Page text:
I also wanted to keep the structure protected as things like this encourage people to touch and feel, which is a good thing, but unfortunately it doesn't do it any good as the structure is quite a fragile thing in itself. If people could poke and prod it, it won't last very long, so thanks to my Wifey's artwork in glass, I procured some pieces of her glass to front the box with. This would allow people to see the nest up close and keep the nest protected from prying fingers at the same time.

The finished (almost) article.
It would be good if I could display some pinned hornets with the box, but unfortunately, I don't have any. However, as nature lovers, we come across all sorts whilst we're out and about walking and I'm hoping one day that I might come across a dead hornet that I can use, if not, maybe you might come across one. If so, place it in a matchbox and get in contact with me using the comments box below. Please leave your email address in the comments box, don't worry, every comment has to be checked by me before it's published and I will not publish any details anywhere.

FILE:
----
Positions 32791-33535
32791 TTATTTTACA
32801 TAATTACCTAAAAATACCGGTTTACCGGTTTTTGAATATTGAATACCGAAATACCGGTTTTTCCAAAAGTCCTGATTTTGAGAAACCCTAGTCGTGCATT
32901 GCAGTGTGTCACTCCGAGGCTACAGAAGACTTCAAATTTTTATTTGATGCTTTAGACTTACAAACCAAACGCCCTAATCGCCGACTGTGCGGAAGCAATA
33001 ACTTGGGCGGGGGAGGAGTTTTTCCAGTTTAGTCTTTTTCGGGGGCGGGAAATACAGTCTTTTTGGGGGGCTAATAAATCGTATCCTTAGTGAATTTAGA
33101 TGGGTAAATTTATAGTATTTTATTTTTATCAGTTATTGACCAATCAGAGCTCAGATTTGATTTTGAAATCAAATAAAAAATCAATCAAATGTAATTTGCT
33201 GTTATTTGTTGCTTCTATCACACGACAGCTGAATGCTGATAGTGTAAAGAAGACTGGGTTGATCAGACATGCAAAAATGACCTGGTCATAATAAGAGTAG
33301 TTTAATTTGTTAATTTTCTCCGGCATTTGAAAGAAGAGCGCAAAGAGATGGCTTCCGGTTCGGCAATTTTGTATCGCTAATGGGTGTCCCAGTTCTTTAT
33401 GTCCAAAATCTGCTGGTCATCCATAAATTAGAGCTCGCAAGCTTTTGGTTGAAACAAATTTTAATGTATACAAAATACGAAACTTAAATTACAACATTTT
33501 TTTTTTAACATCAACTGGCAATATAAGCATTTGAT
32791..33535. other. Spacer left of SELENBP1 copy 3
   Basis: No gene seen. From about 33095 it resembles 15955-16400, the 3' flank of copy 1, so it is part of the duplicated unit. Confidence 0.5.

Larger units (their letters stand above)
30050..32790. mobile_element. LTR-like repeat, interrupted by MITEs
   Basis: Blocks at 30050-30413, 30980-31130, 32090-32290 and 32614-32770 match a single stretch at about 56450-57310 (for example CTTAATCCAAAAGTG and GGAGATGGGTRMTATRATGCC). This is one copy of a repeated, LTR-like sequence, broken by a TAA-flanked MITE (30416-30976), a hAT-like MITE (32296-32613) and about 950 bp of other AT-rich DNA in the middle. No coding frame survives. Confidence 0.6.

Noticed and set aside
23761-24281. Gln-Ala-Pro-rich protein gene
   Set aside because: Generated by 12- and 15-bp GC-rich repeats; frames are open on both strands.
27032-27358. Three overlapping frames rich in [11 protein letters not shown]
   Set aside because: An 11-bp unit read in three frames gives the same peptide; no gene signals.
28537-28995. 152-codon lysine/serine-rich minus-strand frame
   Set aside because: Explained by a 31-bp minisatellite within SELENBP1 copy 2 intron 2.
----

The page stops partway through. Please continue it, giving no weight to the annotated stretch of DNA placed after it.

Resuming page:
Less big bumbles of late.

How many of you have noticed that they're are not many big bumblebees around of late? Most of them will have started nest building by now and already this weekend I've spotted a few tiny little workers foraging for food.

So, as I sign off, I'll just leave you with this link to my YouTube page and even better, the hatching of the 5th blue tit.

Till next time, keep safe, keep smiling.


  1. Might be better to move your replacement nest box to the shady side of the tree.

    1. Hi Anonymous?
      The picture was taken early in the morning. The box faces NE so spends much of the day on the shady side.

      *NOTE* I'm allowing the 'Anonymous' posting feature because people had trouble posting on here before. It would be nice however, if people could reply with a name when using this feature. Thank you.